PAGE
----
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When Blood Has Spilled: Gender, Honor, and Compensation in Iranian Criminal Sanctioning

This article explores the gender implications of retributive punishment in Iran’s criminal justice system with specific attention to the Islamic mandate of forgiveness. Iranian penal codes allow victims’ families to forgive an offender through forbearance of their right of retribution.… Continue reading

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Unmaking the State in “Occupied” Haiti

The democratic transition in Haiti (1986–present) has been forged alongside the proliferation of global governance interventions, from a series of UN peacekeeping missions to countless NGOs. Much of this activity has been pursued in the name of building state capacity.… Continue reading

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Transparency Short-Circuited: Laughter and Numbers in Costa Rican Water Politics

Between 2006 and 2009, a group of Costa Rican NGOs, a Spanish aid agency, and local residents were entangled in the pursuit of transparency as a means to allocate funding for their “human right to water” project initiatives. Designed as… Continue reading

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The Tengiz Oil Enclave: Labor, Business, and The State

This study focuses on Tengiz, a multinational oil project situated on the northeastern coast of the Caspian Sea in Kazakhstan, operated by Chevron since 1993. The first large international business partnership in the post-Soviet space, TengizChevroil was celebrated as a… Continue reading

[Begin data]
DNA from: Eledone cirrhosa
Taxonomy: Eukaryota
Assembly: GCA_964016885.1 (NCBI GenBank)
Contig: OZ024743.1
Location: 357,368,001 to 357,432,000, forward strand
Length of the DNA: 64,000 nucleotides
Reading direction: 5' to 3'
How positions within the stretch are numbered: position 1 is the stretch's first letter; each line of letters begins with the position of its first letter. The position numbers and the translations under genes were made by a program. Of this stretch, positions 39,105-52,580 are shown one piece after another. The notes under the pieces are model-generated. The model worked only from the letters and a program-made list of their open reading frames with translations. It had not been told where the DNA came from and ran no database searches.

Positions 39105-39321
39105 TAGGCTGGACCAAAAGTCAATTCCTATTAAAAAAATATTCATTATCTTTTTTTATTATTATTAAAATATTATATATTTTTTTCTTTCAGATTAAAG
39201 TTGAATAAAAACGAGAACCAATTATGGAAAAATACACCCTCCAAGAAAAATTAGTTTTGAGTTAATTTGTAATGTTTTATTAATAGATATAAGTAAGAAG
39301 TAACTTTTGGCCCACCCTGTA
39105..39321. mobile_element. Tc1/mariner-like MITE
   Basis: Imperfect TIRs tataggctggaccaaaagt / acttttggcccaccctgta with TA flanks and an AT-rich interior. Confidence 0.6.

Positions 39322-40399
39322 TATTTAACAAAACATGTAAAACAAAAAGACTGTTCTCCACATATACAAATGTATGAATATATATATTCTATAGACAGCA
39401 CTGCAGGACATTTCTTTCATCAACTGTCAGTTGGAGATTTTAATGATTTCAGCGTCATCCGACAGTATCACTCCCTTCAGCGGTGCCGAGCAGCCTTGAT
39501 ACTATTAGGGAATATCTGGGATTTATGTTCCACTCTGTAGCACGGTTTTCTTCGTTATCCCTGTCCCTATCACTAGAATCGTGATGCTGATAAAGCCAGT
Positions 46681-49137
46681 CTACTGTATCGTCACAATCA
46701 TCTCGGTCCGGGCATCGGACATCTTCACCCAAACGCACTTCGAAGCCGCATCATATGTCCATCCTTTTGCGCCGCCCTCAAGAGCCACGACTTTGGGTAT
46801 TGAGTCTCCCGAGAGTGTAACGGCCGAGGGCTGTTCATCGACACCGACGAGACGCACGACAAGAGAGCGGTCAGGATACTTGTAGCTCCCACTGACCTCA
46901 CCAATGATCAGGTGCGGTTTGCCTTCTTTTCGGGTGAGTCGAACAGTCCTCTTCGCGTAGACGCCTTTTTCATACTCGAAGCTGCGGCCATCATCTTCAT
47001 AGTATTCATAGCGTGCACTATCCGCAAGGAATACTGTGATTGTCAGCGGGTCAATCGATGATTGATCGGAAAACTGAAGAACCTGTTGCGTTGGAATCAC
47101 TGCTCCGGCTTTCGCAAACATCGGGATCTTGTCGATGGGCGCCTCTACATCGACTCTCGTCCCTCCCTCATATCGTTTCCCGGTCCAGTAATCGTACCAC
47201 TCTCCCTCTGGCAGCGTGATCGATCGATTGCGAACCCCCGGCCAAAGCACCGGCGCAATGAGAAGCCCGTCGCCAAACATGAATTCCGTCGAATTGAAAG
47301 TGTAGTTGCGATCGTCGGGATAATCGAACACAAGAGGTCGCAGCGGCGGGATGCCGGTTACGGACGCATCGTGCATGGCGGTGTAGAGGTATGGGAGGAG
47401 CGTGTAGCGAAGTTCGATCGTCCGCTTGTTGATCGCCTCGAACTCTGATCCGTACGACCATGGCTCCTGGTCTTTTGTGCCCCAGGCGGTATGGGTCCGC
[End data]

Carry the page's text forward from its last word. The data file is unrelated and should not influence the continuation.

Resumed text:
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Volume 37, Issue 1 Available Now

The May 2014 issue of Political and Legal Anthropology Review (Volume 37, Issue 1) is available now. It opens with the symposium, “Afterlives of Development,” which was organized by Daromir Rudnyckyj and Anke Schwittay. As editors John Conley and Justin Richland… Continue reading

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Being Part of the Parade – “Going Native” in the United Nations Security Council

How do small states behave once they have a seat at the table? In this article, I describe how one small state—Norway—operated when it was a member of the United Nations Security Council (UNSC) in 2001–02. From my anthropological fieldwork… Continue reading

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Analyzing the Trial: Interdisciplinary Methods

This issue of PoLAR contains three articles examining single trials as core ethnographic moments. We moved from a criminal trial in South Africa, through a civil trial in the United States in which a Salvadoran plaintiff seeks justice for abuses… Continue reading

Category Articles, Vol. 31(2)

Controversy and Conflict: NAGPRA and the Role of Biological Anthropology in Determining Cultural Affiliation

The primary focus of this article is to examine the concept of cultural affiliation from the perspective of biological anthropology. The concept of cultural affiliation is fundamental to federal repatriation legislation including the Native American Graves and Repatriation Act (NAGPRA).… Continue reading

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